Saturday, 27 April 2013


Built in 1929, there is a rather impressive monument in Santa Ponsa dedicated to the conquest of the island in 1229 by King Jaime 1st of Spain.
The King landed here with an army of some 20,000 men on 10th September 1229 and immediately went into battle with the occupying Moors.  Following the conquest of Mallorca, King Jaime went on to reclaim Menorca and Ibiza over the next six years.  The monument is decorated with carved scenes representative of the conquest around it's base.
From the vantage point of the monument, you get some fine views across the bay towards the town and down into the harbour, filled with boats belonging to the rich and famous - or at least those who would like to be rich rich and famous!  One rather good-looking yacht was moored outside the harbour and looked particularly 'artistic' and picturesque reflected in the mill-pond-like waters of the bay.
The small beach was, as usual, dotted with the usual gulls to be found in the Mediterranean.  These were mostly Yellow-legged gulls, but among them was one which looked a little different.  It turned out to be an Audouin's Gull (Larus audouinii).  In the 1960's, this was the world's rarest gull with a population of around 1000 pairs.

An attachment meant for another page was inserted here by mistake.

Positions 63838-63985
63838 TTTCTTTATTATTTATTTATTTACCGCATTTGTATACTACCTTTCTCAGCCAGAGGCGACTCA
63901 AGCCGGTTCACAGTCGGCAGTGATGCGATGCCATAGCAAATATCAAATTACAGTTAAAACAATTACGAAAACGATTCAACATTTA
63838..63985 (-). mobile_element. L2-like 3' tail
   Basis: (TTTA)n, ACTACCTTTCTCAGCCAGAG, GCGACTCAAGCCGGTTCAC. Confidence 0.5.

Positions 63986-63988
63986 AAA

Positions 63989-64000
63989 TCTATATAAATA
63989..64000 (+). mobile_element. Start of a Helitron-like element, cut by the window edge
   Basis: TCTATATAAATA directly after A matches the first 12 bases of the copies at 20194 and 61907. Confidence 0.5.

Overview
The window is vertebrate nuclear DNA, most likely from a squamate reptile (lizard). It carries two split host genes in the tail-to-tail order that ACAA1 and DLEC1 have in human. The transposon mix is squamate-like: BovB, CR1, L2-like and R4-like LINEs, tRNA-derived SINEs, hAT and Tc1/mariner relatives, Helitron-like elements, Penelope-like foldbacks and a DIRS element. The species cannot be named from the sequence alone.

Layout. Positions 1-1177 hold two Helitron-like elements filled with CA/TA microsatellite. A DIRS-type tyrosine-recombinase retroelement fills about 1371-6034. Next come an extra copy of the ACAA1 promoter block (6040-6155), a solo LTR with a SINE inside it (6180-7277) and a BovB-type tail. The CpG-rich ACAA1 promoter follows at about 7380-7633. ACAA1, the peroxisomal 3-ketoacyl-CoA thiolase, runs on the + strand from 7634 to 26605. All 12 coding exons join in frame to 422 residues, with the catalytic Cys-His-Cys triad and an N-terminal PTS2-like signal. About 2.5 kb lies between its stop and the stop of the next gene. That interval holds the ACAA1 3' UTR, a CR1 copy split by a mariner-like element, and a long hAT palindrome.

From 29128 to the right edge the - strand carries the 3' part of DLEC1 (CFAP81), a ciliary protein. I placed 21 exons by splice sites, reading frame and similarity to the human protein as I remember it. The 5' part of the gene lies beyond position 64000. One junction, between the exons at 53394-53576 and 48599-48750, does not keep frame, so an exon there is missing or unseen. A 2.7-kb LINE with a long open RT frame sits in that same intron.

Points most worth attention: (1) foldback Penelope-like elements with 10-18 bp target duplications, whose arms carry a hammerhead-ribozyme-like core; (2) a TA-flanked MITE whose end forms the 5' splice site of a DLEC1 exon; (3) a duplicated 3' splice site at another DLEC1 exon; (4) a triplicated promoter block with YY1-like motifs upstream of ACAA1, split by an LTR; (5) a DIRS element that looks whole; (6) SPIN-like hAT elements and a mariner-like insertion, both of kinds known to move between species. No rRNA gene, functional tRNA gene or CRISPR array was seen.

Still rather scarce these days, these attractive gulls are becoming more numerous as they change their eating habits.  Formerly, Audouin's Gulls fed almost exclusively by deftly snatching fish from the surface of the sea and, despite wasteful fishermen dumping large quantities of unwanted fish overboard - a habit which has benefited these gulls - their numbers fell dramatically.  Predation by foxes, dogs and cats have caused their own problems, but tourist development along the coasts has been the greatest threat.  Over recent years however, they have diversified their eating habits and special measures to protect their breeding sites from further development have allowed numbers to increase around twenty-fold.  Still on the 'Red List' of threatened species, they are thankfully in a better situation these days.  Good news for such a beautiful bird.
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